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  29. KKK at |

    i found this list in a different site(or was it here). Lol..still makes me laugh.

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  30. DougK at |

    Wow, what a nostalgia trip! This really takes me back! I never did get those weird Sea Monkeys, but I always wondered about them. Gotta stick up for the lunar module–when we first walked on the moon, I had the greatest time putting that cardboard gem together and playing with it.

    And does anyone remember the Nixon “I’m not a crook” wristwatch? The face showed a cartoon-pic of old Dick scowling, and underneath it the caption “Nixon says ‘I’M NOT A CROOK.’ The cool part was that his eyes shifted back and forth as the watch ticked. Did anybody ever get one of those? Or was that a scam, too?

    Oh, the outrageous ads. I miss those days!!!

    Reply
  31. Mike at |

    Ha ha, I was a kid who bought lots of comics back in the ’60s and I remember most of these ads very well. My brother and I even bought a couple of things via mail order. He bought the sea-monkeys, which were actually little shrimp-like sea creatures that lived in brine. A neighbor kid bought the “unbreakable” toy soldiers, and they were thin, flat figures that were short compared to “real” plastic toy soldiers, and the mail-order soldiers broke so easily. I also remember asking my dad about the “real” tank until he assured me it was just made of cardboard. Oh, I also bought the Apollo lunar lander mini-diorama and, yes, I got it for just a dime. But I knew it was a plastic model that you assembled and painted. It was well-made and I actually still have it packed away in a box. That book company occasionally offered other space models too, i.e. Mercury and Gemini capsules, and I bought those also for only a dime each. What I would do is mail in my cancellation of the science books right after I got the model, and would then sign up again a year or so later when they had a new model. They never complained about my multiple subscriptions and cancellations, ha ha. The one thing our dad never let us order was the live monkey in a teacup for $19.95, the ad for which I don’t see here. They were little marmoset monkeys and, yes, they were real. My dad said, “that thing will poop all over the place and make a mess. I don’t want that thing in our house, inside or out!” He was right, because we ran into a family once that had one, and it was a lot of work taking care of that little creature.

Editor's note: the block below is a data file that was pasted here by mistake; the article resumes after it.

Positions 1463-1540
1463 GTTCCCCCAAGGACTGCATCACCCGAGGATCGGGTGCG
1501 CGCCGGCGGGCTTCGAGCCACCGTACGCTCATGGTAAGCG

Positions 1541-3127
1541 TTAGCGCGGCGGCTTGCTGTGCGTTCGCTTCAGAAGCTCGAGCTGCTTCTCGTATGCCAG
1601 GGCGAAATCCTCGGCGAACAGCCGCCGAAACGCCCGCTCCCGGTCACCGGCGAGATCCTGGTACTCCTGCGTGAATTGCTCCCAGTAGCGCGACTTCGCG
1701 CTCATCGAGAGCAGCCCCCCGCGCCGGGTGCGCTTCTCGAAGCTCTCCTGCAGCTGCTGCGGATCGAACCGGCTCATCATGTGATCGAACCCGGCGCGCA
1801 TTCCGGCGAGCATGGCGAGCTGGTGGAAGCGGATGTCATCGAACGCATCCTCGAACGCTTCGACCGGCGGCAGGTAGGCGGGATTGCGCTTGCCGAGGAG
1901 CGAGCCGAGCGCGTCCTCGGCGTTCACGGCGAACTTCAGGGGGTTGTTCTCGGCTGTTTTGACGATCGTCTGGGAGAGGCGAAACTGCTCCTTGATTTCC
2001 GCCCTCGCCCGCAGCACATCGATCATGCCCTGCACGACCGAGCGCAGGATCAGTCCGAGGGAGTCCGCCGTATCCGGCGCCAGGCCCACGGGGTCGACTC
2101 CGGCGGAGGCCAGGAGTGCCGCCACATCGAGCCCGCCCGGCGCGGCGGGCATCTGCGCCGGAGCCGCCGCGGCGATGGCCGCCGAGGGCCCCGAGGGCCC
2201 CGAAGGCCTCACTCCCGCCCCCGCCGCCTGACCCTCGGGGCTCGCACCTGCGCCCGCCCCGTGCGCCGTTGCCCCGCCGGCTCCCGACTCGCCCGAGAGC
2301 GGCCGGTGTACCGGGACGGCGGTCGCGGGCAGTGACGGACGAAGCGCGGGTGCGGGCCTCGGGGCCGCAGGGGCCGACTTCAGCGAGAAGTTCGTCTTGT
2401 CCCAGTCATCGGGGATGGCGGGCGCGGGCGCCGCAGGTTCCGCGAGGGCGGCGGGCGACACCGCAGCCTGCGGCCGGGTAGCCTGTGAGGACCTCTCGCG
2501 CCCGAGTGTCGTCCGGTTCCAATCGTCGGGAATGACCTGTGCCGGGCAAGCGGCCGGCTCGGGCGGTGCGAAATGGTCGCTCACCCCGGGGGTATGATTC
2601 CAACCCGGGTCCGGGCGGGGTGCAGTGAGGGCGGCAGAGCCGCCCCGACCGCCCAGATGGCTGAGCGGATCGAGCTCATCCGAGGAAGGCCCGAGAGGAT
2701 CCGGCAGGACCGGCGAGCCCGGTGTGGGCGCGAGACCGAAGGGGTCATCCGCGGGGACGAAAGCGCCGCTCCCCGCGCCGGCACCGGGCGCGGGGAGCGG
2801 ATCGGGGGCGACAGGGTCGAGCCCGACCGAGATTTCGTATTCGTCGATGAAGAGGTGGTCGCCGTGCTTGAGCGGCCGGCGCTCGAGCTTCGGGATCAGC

Reply
  32. louisvuittonshoulderba at |

    Wow! This is a great post and this is so true

    Reply
  33. LoLo at |

    I would add the tapeworm pill for weight loss.

    Reply